Gov't leaders 'should not turn away' ideas for safer roads – Michelle Yeoh
KUALA LUMPUR, Malaysia – With many countries grappling with natural disasters, peace and order, and economic uncertainty, protecting pedestrians and road users may not exactly rank high on most governments' priority list.
But actress Michelle Yeoh, global ambassador for the recently-launched Safe Steps road safety campaign, said there is no excuse for government leaders not to prioritize this because the solutions to keep streets safe are often not too difficult.
"A lot of the time, when you go to the government and say: This is very bad. You need to do something, but I have no answers for you. Then it's very easy for the government to say, 'I'll deal with that later.' But now, when we go to the government, we have the vaccines," Yeoh said in an interview with Philippine media.
The "vaccines" Yeoh referred to are the simple steps that the newly-launched campaign is endorsing. Through short, one-minute educational videos, the Safe Steps campaign aims to remind motorists and pedestrians about basic road safety guidelines, such as wearing seatbelts and keeping under the speed limit.
The campaign, a joint initiative of Prudence Foundation, Federation Internationale de L'Automobile, and National Geographic Channel, was launched in the Malaysian capital on February 13.
Public service announcements are set to air in over 80 million households in 24 countries across Asia to raise awareness on road accidents – the leading cause of death among young people in the world – and provide information on what people can do to bring down the number of road deaths.
Every year, about 1.25 million people die from road accidents every year, according to the World Health Organization. An estimated 700,000 people are killed in Asia alone. (READ: Road deaths in PH: Most are motorcycle riders, pedestrians)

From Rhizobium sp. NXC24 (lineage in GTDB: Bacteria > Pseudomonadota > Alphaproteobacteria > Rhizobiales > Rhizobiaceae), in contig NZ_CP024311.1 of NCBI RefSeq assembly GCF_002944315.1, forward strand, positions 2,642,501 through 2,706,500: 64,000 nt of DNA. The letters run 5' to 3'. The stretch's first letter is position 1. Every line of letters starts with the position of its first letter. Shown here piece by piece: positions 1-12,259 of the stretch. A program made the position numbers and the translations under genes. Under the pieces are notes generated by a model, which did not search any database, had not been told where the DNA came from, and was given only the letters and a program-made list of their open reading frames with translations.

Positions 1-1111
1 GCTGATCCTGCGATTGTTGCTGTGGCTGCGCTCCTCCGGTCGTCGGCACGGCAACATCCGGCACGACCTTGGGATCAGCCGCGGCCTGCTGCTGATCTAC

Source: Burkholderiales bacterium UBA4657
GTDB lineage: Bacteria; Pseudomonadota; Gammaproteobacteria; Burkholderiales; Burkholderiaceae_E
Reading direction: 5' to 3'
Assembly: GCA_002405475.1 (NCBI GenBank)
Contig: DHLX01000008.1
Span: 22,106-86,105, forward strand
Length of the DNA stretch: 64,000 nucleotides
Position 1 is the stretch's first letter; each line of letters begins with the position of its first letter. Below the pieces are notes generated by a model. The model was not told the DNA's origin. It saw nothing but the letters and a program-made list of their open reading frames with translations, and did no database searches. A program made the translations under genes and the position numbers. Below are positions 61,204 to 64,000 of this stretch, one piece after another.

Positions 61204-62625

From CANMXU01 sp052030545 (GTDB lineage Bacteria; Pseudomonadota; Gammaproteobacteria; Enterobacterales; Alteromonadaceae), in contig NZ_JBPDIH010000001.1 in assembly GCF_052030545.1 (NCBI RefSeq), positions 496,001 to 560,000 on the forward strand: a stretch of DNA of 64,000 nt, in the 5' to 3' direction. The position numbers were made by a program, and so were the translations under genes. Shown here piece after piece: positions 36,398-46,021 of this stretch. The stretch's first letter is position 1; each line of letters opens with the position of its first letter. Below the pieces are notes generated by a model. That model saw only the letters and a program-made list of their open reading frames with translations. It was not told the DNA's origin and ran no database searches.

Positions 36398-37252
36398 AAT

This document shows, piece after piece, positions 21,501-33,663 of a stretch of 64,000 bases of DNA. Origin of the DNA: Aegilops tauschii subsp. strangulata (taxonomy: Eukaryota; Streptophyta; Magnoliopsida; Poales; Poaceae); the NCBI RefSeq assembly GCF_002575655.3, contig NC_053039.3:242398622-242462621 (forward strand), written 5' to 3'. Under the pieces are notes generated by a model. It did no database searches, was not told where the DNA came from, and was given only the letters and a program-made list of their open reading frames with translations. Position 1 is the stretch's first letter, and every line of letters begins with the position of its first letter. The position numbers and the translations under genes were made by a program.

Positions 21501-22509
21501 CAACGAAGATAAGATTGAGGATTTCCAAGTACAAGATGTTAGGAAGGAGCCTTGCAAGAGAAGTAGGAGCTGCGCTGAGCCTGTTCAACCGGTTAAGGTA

Yeoh, who has been campaigning for road safety since 2008, said governments – especially in developing countries – can adopt and adapt road safety strategies that have already been tried and tested in other nations.
"We need to learn from those who already learned from their mistakes and corrected them....When you have all these things in place, you have better roads," she said.
Governments, for instance, can do simple things such as putting up proper pedestrian crossings to protect schoolchildren who cross the road. These forms of interventions are neither too complicated nor expensive.
"There are many things [that can be done], and that is why your governments should not turn us away. They don't need to turn us away because we only make a healthier nation," she added.
The organizers of the Safe Steps campaign aren't preaching a new message – and they're aware of it. But they added that reminders need to be repeated again and again, with the hope that enough repetition will make people think twice before getting behind the wheel and hitting the road.
"These actions don't cost you anything. They are there to protect you," Yeoh said.
She pointed out that most people don't put on their seatbelts because they're uncomfortable, forgetting the fact that they are there for the driver's protection.
Motorists also think that it's unlikely for them to get involved in a car accident.
"Crashes can happen to you at any time. Once you're on the road, you're exposed to that. And don't think, 'It never happens to me.' That is the wrong way of thinking. You have to protect yourself," she said.
Jean Todt, special envoy for road safety of the United Nations Secretary General, added that the campaign hinges on trying to change people's mindset about safety guidelines.
"You have to change the mentality of people. Because people think that it's against their freedom that you have to put your safety belt," he said.
Prudence Foundation chairman Donald Kanak also said that the messages of the campaign are applicable throughout the region – even if each Asian country has its own unique road conditions, legal framework, and system of governance.
Referring to a previous Safe Steps campaign which focused on disaster preparedness, Kanak said each ASEAN country is different "from a natural disaster standpoint."
The Philippines, for instance, is typhoon-prone, while other countries consider earthquakes a more pressing concern.
"From a natural disaster standpoint, each ASEAN country is quite different. But for road safety, the things we're focusing on is what everybody can do," Kanak said.
"The roads may be different, but everybody can be aware of driving safely, of wearing a seatbelt, of paying attention as a pedestrian," he added. – Rappler.com